My inner and extended circles are filled with tired people — tired of politics, of social discourse, of the internet, of job insecurity, of trying to convince an unwilling audience to take their medicine — and so my friends and colleagues saw my leave as a kind of forced vacation. Ooooh, how lucky, people told me. “A break,” one of my friends said. “That’s what we all need. A fucking break.” People told me to stay off the internet, to paint my nails, to read books, to take long walks, to eat luxuriously, to unplug in every manner and let my brain flush itself clean.
But like most advice easier given than taken, I wasn’t able to do any of this. Instead, I hunkered down alone while my husband went to work, feeling like a housewife whose only obligation was to make sure we had something to eat by 7 p.m. (This usually ended up being crackers.) Our apartment, a temporary rental for the month, had two televisions equipped with 400 channels, half cable news, half reruns of Law & Order: SVU episodes. So instead of trying to be a tourist in my new city or making new friends or experiencing whatever fresh hell the New York subway might have in store, I sat in bed and watched a rotating horror show on television for a month.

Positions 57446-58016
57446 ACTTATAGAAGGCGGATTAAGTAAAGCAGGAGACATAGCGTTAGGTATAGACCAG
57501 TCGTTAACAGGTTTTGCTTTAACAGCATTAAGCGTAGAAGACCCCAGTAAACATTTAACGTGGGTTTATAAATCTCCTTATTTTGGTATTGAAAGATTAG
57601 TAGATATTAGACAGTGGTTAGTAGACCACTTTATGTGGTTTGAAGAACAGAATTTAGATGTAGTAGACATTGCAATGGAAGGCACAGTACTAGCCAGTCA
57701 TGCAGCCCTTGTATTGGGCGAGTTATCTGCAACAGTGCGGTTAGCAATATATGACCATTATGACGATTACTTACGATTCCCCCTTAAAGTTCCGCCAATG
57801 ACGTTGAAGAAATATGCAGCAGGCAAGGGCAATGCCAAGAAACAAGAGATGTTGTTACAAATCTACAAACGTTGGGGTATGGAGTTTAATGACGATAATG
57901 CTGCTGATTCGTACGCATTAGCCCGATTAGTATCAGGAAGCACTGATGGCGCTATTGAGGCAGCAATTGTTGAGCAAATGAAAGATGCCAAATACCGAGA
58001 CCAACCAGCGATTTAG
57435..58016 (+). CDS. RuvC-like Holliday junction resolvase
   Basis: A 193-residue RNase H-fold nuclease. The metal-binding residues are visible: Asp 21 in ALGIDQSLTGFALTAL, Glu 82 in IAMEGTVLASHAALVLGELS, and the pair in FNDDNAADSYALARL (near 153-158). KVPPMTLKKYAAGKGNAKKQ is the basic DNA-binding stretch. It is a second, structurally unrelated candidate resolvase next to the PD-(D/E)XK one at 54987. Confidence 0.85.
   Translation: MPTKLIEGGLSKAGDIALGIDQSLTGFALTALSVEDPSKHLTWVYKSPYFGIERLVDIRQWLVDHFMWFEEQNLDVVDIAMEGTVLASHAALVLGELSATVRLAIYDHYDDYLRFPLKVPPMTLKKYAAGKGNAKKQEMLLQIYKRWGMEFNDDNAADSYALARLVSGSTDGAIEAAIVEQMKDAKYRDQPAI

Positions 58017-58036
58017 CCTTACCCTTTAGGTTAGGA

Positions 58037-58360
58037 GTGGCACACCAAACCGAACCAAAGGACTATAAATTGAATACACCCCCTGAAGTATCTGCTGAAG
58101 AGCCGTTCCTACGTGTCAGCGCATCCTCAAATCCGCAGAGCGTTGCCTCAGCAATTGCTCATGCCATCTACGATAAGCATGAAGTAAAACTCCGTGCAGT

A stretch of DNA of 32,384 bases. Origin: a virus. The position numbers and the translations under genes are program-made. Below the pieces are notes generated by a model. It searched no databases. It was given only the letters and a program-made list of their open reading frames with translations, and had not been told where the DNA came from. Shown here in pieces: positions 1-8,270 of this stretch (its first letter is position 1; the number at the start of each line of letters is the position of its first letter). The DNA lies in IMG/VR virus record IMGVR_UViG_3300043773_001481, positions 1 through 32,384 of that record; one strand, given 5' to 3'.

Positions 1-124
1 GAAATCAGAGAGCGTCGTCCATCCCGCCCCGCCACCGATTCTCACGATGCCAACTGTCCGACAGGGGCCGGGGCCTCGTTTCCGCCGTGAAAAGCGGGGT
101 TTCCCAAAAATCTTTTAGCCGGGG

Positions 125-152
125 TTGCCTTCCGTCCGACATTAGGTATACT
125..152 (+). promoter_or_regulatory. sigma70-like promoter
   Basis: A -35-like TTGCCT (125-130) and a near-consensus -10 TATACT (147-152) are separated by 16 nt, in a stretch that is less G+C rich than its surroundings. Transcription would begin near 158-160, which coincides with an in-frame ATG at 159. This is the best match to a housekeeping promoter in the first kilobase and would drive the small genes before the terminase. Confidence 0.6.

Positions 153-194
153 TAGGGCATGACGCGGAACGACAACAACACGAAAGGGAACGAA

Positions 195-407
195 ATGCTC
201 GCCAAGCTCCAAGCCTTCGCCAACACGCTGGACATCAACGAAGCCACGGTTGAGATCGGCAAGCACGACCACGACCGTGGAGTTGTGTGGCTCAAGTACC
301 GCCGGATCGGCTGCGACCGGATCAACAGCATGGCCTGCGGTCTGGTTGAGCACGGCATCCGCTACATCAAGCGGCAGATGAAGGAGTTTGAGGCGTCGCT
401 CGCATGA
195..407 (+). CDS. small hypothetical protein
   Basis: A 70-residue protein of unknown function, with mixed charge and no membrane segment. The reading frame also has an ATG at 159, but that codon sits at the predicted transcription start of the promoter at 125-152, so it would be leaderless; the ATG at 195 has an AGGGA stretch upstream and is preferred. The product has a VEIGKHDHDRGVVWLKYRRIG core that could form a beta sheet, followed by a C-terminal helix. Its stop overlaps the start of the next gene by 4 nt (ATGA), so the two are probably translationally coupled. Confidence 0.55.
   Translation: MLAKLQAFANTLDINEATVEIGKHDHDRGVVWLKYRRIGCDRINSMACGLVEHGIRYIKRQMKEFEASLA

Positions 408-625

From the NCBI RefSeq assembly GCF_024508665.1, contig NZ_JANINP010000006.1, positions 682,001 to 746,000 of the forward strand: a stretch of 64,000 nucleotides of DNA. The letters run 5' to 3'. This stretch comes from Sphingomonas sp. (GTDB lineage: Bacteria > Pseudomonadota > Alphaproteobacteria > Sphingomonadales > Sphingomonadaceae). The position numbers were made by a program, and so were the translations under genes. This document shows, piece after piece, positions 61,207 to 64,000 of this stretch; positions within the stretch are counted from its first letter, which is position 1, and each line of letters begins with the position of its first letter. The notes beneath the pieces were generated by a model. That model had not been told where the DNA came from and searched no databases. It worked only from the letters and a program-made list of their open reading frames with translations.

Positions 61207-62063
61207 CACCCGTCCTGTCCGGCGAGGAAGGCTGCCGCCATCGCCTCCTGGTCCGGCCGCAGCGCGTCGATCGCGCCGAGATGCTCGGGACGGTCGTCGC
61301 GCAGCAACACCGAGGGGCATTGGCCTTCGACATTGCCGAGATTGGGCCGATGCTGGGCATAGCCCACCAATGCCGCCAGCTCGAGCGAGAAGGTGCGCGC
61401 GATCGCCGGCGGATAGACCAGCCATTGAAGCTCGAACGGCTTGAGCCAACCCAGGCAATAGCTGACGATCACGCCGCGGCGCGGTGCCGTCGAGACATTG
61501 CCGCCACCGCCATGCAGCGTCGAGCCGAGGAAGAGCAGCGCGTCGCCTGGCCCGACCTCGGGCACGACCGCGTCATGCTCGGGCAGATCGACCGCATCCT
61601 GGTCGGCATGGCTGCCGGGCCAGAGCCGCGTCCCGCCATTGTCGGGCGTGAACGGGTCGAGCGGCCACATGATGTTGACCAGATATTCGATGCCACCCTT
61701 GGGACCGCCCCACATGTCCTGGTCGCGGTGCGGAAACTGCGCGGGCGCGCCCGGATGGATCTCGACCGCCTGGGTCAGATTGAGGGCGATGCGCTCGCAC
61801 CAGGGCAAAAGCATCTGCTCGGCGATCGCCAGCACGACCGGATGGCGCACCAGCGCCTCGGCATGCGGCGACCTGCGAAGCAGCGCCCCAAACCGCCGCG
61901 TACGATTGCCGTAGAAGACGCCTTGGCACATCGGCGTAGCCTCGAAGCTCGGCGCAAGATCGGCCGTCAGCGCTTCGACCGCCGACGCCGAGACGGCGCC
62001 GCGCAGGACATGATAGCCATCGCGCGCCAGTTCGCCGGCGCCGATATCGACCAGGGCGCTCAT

I watched coverage of Jamal Khashoggi’s murder and horrifying reports about how we’re in too deep when it comes to global warming. I watched police transport a pipe bomb away from CNN’s offices. I watched Brett Kavanaugh get confirmed for the Supreme Court, and tried to keep up with whatever was going on with Paul Manafort while also watching reports about the Tree of Life synagogue shooting that killed 11 people and the Tallahassee shooting. Both were so heartbreaking that it was hard to think about just how evil Facebook is. Watching the news on a near-constant loop made me feel smaller than I’ve ever felt, a nagging reminder that nothing I do really matters, my good deeds will go ignored, and we’re all collectively floating in a sea of harm.